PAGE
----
29R - Nothing but blue skies...

Night flying

Weather: KBJC 082346Z 28012KT 60SM FEW080 FEW200 18/M12 A3008

My last flight was to review navigation strategies as I prepare for some cross country flights. Temporarily forgetting how early the sun sets now that we are back on Standard time, I scheduled the flight for late afternoon, which is now early evening. When I took off, the sun had already dipped behind the mountains. Flying out of Boulder, being so much closer to the mountains, the sun was already well below the horizon. I took off of runway 26 which can be a rarity for Boulder because the prevailing runway is 8, even with a moderate tailwind.

I departed north over the practice area heading towards Cheyenne and Fort Collins. I tuned their frequencies into the two VORs to practice some navigation. VOR stands for VHF Omnidirectional Range. What you need to know about VOR is that it's used to find direction based on the position of a VOR checkpoint on the ground. That's not even a good basic explanation but... I used the Fort Collins VOR and tuned in the DME (very similar to a VOR) to Greeley. Using the 2 signals, you can calculate your position on a map. So I practiced working with navigation and flew around a bit. Then turned back to the south and practiced some unusual attitude flight recovery.

This is to simulate what happens if you accidentally fly into a situation where you lose visual flight reference (clouds, etc.). So I put the foggles on and closed my eyes as my instructor flew the plane and tried to disorient me. The idea being to put the plane into unusual attitudes and then have me safely recover the plane to straight and level flight. It worked because my body felt like the plane was in a turn and diving, but the instruments showed us in a climbing turn. A nice lesson to always trust your instruments. We repeated with two other scenarios and then I tried to orient the plane to the best of my ability to fly us back to Boulder using the navs.

I did a good job getting us close to the airport and then took the foggles off for the last section of the flight. This is when I got to have a little fun with the plane. If you haven't heard of the Vomit Comet look it up. That experience can be slightly replicated in Cessna over the course of a few seconds. The second time we tried it, my flight bag floated up out of the back seat and hit me in the head. We put a pen on the top of the dashboard of the airplane and watched as it floated in the air for a few seconds. It is a really fun experience to get to feel like you are floating for a second, even if you're being held in the seat by the seatbelts.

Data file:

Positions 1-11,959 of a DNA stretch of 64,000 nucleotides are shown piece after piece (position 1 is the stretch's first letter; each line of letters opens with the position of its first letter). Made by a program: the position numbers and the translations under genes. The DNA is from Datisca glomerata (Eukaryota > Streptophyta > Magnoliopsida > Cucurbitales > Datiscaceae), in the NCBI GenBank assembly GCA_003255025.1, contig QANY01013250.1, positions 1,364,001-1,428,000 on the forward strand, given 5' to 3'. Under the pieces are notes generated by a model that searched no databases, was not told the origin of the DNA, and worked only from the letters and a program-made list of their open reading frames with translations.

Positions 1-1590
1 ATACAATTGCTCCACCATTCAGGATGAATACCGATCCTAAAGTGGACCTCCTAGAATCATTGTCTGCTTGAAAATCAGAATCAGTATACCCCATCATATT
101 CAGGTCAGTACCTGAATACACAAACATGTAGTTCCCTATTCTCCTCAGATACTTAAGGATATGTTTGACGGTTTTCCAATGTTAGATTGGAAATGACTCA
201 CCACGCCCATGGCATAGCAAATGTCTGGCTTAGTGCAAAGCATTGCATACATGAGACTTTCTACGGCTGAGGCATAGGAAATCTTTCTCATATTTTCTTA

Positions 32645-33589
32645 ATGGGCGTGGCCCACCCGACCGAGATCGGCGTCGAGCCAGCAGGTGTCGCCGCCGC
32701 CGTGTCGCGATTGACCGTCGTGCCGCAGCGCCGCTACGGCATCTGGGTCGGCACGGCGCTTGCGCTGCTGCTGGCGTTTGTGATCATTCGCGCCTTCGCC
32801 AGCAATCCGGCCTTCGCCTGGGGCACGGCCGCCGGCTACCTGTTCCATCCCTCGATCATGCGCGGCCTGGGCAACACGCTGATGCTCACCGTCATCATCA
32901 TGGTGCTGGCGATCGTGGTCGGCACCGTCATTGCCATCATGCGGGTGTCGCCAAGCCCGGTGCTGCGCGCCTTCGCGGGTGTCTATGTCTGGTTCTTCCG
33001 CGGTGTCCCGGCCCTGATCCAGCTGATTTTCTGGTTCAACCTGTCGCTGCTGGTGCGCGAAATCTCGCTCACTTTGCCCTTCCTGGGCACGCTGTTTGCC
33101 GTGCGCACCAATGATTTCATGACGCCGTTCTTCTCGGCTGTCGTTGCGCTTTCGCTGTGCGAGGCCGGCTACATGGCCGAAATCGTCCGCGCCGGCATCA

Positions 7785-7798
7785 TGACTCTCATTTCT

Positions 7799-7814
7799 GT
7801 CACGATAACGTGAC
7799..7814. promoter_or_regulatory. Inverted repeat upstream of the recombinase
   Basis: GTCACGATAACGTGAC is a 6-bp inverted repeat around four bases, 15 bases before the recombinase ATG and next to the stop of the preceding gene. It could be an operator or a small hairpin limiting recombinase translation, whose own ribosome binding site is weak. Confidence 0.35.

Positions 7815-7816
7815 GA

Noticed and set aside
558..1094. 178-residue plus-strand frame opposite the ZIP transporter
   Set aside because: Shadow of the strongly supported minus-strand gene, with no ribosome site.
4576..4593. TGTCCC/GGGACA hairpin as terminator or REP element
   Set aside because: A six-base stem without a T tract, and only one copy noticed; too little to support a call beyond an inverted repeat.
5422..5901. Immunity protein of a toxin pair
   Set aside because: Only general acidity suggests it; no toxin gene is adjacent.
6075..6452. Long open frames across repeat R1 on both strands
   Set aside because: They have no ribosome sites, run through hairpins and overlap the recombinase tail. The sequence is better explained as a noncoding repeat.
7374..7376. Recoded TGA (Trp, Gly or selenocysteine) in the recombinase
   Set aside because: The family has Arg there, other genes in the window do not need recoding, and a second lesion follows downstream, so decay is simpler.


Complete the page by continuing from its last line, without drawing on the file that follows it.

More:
By this time it had been completely dark for the past 30 minutes. I spotted the Boulder airport beacon and clicked the radio a few times to turn on the runway lights. It was fun playing with the runway lights for a bit, just changing their intensity from medium to high, back to medium, using the radio. It was the first time I had truly flown at night and never had done it at an uncontrolled airport.

This landing was a bit different because we entered final at a 45 degree angle about 3 miles out. If you don't fly the approach pattern normally, it is much more difficult to judge altitude and when to add flaps. I kept the plane nicely on the glide path and flew it straight in for landing. It was only until we nearly crossed the runway threshold that the landing light provided any help with identifying the runway. I don't really know what happened next because it was difficult to see being so dark out, but somehow I managed to completely grease the landing. It was really amazing. Especially for my first night landing. It was a good flight.

Next: Solo flight #2 from BDU to BJC. 3 Stop and goes at BJC and then return to BDU. I'm looking forward to it.


  1. Jeff said...

    One time, my instructor--just for fun mind you--adjusted the lighting controls at the airport for me. He had taken a 2nd plane back from another airport, and I followed in another aircraft with another pilot friend (any excuse to go fly). At around 1130 pm, I set the runway lights to max intensity. Then, someone comes on the frequency and readjusts the lights to lower intensity. This happened several times. By now, I was becoming annoyed. Then, once we got on the ground, he fessed up to messing with us. Ah! Practical aviation humor.  


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